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Compass

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I mentioned before my military service in a previous post and the impact it had on my life.  

This week Brendan Mullooly, CFP (R) wrote an article about thinking of your financial plan as a Compass not a roadmap.  This resonated greatly with me and brought back memories of doing land navigation training. 

Basically on the land navigation course you were sent out with the map and a Compass. 

As I think back on that process, the most important thing I had on me was the compass. Because the map had key features like topographical features, hills, valleys and cuts and things you could orient yourself to but the most important part was knowing which direction you were supposed to go, whether it was north or south east or west.  It wasn’t just going in the right direction, It was stopping in every so often usually fairly regularly to check to make sure you hadn’t gone too far off course.  Because going north from the wrong point doesn’t do you any good.

I think about that is the problem I think about that process as it relates to doing business with the RIM Family.  

There’s so many tools and advice out there that can help along the way but I think the most important part is the regular meetings that we have where we can inventory where we are, where we’ve been and where we’re going. Thinking about it as a compass we know which direction we want to go we want to go.  We want to make more money than we had in the previous time and we want to save it for a particular destination whether it be college, retirement or buying a house.   

But if we’re not regularly checking in and monitoring our current set up as a relates to where we’re going we can wander off course in soon enough being down in the wrong area. 

Another thing that brings me to mine was time spent on the firing range.  If you’ve shot guns or weapons at any point in your life you know that shooting at short targets is much easier than shooting long range targets.  That’s why there are fewer snipers than infantrymen.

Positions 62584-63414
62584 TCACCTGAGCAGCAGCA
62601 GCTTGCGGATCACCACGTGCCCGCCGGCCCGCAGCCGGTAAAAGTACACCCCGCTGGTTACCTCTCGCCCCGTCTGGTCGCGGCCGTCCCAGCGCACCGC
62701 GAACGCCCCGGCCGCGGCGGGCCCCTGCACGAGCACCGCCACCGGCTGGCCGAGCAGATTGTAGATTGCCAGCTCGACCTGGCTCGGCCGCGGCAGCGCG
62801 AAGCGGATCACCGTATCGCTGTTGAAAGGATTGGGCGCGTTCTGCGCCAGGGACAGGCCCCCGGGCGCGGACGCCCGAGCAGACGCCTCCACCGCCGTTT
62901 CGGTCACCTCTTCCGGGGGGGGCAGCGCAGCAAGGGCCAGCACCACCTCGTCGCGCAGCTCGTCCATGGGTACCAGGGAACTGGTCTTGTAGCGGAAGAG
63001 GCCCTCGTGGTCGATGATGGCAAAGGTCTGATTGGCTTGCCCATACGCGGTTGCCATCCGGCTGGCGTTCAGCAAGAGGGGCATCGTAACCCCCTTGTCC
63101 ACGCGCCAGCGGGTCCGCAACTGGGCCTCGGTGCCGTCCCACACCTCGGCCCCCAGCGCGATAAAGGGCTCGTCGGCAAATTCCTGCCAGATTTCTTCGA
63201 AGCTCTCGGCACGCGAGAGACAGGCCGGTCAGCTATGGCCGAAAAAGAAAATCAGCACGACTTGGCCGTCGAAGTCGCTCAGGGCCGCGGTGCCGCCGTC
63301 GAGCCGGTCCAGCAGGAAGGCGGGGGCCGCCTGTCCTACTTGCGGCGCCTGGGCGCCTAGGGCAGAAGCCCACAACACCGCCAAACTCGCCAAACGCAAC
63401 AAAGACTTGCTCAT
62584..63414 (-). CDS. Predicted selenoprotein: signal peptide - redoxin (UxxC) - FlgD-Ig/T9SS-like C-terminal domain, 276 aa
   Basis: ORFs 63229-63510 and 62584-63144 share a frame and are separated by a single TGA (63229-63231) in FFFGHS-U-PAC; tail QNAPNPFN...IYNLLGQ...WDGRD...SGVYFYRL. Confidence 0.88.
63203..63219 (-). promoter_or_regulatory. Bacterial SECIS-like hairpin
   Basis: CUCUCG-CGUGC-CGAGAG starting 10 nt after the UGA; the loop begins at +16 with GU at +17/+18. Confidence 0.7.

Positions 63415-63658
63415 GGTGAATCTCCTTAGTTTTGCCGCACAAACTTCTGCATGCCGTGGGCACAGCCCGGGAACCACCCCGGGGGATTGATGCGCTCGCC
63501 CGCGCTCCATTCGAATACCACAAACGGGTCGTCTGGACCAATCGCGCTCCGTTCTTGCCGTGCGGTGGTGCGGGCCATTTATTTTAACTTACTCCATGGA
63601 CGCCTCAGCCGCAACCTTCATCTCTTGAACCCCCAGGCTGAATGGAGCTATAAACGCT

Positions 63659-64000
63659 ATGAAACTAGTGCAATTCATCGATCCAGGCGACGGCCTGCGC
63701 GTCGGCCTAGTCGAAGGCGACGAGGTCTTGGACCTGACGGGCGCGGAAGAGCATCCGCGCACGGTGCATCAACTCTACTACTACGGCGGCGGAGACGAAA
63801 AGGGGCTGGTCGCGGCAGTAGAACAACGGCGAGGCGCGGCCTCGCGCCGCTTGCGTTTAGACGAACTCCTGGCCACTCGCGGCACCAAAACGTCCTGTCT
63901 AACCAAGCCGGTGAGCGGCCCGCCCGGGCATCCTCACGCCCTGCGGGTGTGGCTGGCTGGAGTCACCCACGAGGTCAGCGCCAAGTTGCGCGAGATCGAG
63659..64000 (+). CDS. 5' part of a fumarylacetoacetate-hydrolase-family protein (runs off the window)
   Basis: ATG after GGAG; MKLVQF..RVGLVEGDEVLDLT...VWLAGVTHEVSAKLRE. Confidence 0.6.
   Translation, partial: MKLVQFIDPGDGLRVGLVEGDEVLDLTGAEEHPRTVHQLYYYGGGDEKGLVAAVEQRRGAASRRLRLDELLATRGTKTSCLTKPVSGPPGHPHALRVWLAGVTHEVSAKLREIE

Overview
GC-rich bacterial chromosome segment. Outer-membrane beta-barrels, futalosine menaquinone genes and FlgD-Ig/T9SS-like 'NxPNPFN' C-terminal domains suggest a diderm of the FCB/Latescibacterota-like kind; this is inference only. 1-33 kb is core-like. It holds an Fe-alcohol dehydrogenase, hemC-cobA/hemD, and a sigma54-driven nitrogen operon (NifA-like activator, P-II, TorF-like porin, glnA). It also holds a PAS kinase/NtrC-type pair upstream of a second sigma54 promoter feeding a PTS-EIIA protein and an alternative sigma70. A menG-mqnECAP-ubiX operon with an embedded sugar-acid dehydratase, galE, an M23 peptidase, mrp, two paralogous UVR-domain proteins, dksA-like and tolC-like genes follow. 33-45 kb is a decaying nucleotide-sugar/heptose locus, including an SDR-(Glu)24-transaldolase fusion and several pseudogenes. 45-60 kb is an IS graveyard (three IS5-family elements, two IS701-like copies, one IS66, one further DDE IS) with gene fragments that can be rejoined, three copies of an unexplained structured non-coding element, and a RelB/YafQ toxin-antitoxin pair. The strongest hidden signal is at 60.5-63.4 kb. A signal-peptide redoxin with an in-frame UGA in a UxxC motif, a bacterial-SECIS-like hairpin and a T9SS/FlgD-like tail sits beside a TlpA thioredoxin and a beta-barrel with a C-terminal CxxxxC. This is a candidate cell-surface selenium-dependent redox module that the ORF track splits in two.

One of the things that really stuck with me during basic training was the idea of being wrong for short increments is easier to overcome to be off over a long distance.  If you think about shooting add a 25 yard target if you miss by few inches you’ll still hit the target. But if shooting at 300 m target if you’re off by a few inches you miss but several feet. 

It's the same way with financial planning.  In our relationship if we miss and are able to correct it in short intervals we can get back on course.  If we miss and don’t course correct and time goes by for years or even decades you could be off by ten‘s or maybe even hundreds of thousands of dollars from where you thought you should be which affects everything you were trying to do. 

So what are a couple of core things that we need to focus on a regular basis.  

  1.  The need to have an idea a good understanding of what or where your money is going.  

  1. The need to have a set savings plan & it needs to be automated.  

  2. The need to know where we are, want to go and how long we want it to take us to get there.

  3. If we do those things and we check in on a regular basis our chance of success is far greater than the alternative. 

Take the long view!

PK

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